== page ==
In 2010 when I first launched my RA17 restoration service, I had refurbished only two of these classic receivers … both of which were relatively early MK1s. At the time the price that I came up with was based on what RA17s were selling for on Ebay plus the cost of parts and a little bit extra.
Over the subsequent years I have been repeatedly told that I was under-charging for my services and that I should increase the cost of the service to more accurately reflect the amount of work entailed. This was something that I stubbornly resisted … up until now that is.
I recently counted the number of RA17s and variants that I have fully refurbished since 2010 and was somewhat shocked that they total no less than 22 at time of writing. These include 9 MK1 and MK2s, 10 RA17Ls, 1 RA17W, 1 RA117 and 1 RA117E. I think you could say that I have served my apprenticeship!
What does a full refurbishment and realignment actually entail?
When a receiver comes in for refurbishment, it is fully examined for any missing or extra parts. Some things are more obvious than others. When like me, you have taken apart and re-built over 20 RA17s you know exactly what to look for.
My refurbishment policy is based on the premise that over time, components degrade. This is well known regards tubular wax/paper capacitors, but not many people appreciate that 1950s resistors also degrade, especially if they are ‘stressed’. The effect of degraded capacitors is often immediately apparent. With paper capacitors the inter-layer insulation (paper and wax) dries out and the capacitor behaves more like a resistor. When this happens, the capacitor is said to be ‘leaky’. A consequence of this is heat, since the capacitor is now resistive. Sometimes this heat can have catastrophic results with the capacitor literally exploding out of its can. More often than not though, it simply oozes horrible brown wax all over the inside of the receiver. This is sometimes accompanied by a sticky dark smoke. As said, the resistors in the receiver are also prone to degradation. By their very nature they incur some thermal stress. This is often compounded by the presence of ‘leaky’ capacitors which are drawing current. The overall effect is cumulative; a factor that is often overlooked. My own personal experience is that in any RA17 with pre-1970s resistors, 30% will be high in value. And of that number 30% will be anything up to 100% high; some a lot higher! These statistics actually decrease with later models. However, the composition of the resistors also plays a part in the receiver’s ultimate performance. Towards the end of the type’s production run, RA17Ls were achieving noise figures far in excess of specification. This was very likely to be due to general improvements in component quality … notably resistors. RA17s that I have refurbished, likewise demonstrate even better noise figures than late model RA17Ls. This I believe is due to the continued improvement in component quality today.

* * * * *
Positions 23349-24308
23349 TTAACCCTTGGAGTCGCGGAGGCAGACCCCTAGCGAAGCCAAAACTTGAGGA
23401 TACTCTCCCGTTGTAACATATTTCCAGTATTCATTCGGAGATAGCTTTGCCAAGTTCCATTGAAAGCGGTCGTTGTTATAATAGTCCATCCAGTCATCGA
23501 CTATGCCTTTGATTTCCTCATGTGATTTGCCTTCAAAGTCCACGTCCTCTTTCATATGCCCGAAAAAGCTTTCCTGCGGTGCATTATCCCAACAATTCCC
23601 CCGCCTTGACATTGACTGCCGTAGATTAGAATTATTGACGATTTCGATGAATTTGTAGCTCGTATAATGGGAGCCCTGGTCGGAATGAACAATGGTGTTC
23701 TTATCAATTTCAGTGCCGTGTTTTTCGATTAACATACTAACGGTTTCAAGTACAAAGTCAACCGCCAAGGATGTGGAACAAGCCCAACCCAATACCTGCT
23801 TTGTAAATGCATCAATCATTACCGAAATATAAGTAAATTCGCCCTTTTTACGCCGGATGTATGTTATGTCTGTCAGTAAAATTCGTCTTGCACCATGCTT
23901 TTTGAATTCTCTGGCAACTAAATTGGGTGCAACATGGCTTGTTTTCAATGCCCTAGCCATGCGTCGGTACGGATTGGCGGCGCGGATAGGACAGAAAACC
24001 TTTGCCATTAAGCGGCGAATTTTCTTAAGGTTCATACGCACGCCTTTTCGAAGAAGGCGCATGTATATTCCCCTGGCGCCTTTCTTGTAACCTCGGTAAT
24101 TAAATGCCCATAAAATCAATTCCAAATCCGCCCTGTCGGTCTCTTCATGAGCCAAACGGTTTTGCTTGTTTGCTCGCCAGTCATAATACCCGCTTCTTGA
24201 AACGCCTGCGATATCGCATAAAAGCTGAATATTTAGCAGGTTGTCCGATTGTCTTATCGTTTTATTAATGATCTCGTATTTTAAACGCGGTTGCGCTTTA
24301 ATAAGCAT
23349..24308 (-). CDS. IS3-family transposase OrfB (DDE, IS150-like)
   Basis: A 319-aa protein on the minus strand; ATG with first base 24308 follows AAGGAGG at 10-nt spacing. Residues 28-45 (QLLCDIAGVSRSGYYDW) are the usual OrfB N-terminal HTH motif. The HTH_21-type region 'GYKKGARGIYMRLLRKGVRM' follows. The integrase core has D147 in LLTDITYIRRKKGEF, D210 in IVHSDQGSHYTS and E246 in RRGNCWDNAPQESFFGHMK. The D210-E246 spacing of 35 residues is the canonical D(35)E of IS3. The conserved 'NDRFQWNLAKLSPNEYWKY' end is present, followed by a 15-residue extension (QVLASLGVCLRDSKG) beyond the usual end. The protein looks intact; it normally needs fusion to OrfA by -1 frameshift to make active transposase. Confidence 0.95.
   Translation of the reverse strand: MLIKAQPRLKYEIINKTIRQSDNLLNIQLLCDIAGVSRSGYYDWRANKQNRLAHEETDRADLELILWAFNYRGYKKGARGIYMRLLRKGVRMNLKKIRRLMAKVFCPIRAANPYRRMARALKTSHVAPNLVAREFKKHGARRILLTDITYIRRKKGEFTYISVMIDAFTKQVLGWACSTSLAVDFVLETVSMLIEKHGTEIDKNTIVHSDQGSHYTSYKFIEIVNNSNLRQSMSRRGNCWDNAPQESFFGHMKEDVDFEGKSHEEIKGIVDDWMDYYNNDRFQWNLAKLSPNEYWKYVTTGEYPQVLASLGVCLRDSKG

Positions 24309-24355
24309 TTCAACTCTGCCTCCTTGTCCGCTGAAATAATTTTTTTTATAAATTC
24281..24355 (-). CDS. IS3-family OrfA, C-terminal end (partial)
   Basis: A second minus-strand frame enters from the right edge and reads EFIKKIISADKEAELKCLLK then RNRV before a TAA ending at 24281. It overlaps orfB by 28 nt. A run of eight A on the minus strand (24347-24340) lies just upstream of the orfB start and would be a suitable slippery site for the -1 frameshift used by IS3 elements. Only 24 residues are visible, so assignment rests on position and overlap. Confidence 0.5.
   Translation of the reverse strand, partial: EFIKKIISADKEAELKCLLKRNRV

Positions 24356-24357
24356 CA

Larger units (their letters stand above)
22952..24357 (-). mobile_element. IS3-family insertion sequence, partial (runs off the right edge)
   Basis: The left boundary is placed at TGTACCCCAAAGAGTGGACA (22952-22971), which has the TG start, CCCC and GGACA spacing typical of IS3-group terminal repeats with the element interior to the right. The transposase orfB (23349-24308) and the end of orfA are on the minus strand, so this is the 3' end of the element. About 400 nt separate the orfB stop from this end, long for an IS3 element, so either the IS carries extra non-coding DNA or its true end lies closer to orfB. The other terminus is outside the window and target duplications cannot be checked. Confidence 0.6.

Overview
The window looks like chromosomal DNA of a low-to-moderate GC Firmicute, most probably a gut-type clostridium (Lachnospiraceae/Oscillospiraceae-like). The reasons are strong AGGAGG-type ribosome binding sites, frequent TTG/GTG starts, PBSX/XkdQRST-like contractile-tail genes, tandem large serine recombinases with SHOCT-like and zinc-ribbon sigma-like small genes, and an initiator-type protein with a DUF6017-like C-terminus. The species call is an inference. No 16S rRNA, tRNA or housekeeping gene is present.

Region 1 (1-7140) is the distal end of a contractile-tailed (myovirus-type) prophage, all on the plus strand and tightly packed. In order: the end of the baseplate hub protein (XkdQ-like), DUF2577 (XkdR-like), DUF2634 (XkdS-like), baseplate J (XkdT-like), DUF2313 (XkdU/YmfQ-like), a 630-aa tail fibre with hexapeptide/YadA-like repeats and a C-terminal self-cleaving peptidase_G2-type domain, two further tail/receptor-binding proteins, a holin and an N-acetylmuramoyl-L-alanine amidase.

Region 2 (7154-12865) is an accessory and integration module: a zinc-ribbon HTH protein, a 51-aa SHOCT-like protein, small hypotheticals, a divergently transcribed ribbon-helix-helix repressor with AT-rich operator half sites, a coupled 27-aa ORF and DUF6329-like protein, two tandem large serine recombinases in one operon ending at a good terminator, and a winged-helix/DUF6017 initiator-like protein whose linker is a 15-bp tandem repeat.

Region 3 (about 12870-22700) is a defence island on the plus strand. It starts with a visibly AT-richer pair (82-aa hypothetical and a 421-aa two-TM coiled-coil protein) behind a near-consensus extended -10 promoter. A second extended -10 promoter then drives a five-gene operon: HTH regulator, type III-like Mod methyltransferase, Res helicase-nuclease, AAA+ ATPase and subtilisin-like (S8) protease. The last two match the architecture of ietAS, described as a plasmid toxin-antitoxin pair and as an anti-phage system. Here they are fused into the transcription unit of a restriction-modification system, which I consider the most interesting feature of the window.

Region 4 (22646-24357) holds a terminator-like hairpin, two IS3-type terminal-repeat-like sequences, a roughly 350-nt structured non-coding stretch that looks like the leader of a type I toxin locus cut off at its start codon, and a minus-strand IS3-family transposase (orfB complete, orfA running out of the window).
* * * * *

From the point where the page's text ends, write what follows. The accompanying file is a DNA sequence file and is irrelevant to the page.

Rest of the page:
Thus, it is my policy to replace ALL the carbon resistors throughout the receiver as well as ALL the tubular capacitors of 10nF upwards. In doing so, not only are numerous imbalances corrected but the life of the receiver is also extended … some might even say indefinitely … as long as you can keep the heaters glowing!
Speaking of valves (or tubes), the RA17 also contains something in the region of 25 valves, depending on model. These will be individually tested on my MK2 AVO Valve Tester. Any valves found to be below standard or showing signs of inter-electrode leakage will be replaced for a nominal fee.